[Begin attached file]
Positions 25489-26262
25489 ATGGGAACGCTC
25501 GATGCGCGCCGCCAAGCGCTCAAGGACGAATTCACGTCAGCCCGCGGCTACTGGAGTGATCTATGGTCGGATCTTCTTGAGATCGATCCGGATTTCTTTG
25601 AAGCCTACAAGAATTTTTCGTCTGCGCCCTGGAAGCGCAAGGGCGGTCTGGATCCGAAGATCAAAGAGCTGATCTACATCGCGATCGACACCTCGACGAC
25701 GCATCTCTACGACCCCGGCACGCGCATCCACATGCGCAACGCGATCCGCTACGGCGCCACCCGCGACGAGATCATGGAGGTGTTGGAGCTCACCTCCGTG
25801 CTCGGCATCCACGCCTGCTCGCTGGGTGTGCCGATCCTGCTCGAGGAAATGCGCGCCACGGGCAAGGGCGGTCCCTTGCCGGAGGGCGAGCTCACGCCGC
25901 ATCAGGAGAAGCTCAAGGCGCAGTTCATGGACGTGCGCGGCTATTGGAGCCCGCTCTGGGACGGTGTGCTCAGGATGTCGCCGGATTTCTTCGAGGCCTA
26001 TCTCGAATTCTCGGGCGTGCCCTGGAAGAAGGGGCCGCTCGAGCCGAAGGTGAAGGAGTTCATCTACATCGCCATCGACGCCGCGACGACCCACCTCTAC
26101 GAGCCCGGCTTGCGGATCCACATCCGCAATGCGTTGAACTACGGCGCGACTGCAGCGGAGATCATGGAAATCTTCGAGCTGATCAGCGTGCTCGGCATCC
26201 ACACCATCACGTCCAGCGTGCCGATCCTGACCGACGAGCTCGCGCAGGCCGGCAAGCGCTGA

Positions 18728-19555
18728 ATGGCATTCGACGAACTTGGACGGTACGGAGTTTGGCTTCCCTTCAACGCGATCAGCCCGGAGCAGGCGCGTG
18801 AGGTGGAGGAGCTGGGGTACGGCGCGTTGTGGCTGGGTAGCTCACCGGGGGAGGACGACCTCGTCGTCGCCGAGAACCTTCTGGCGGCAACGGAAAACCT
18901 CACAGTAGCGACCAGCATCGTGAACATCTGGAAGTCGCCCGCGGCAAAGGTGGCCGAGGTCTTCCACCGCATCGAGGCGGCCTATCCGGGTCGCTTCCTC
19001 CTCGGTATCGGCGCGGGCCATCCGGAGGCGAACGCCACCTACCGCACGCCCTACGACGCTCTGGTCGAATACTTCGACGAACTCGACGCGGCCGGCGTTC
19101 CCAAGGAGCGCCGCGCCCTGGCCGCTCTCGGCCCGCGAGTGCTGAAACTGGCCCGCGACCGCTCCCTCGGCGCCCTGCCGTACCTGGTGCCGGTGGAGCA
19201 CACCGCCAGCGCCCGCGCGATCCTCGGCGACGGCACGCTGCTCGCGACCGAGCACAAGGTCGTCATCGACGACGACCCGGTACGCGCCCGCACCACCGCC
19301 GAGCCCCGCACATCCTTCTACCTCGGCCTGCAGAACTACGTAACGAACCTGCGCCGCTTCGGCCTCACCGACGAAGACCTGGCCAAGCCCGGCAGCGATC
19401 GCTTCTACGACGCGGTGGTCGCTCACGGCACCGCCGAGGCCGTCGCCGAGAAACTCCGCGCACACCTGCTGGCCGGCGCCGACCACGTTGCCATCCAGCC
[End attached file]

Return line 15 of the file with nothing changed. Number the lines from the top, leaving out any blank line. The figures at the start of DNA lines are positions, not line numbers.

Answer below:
19001 CTCGGTATCGGCGCGGGCCATCCGGAGGCGAACGCCACCTACCGCACGCCCTACGACGCTCTGGTCGAATACTTCGACGAACTCGACGCGGCCGGCGTTC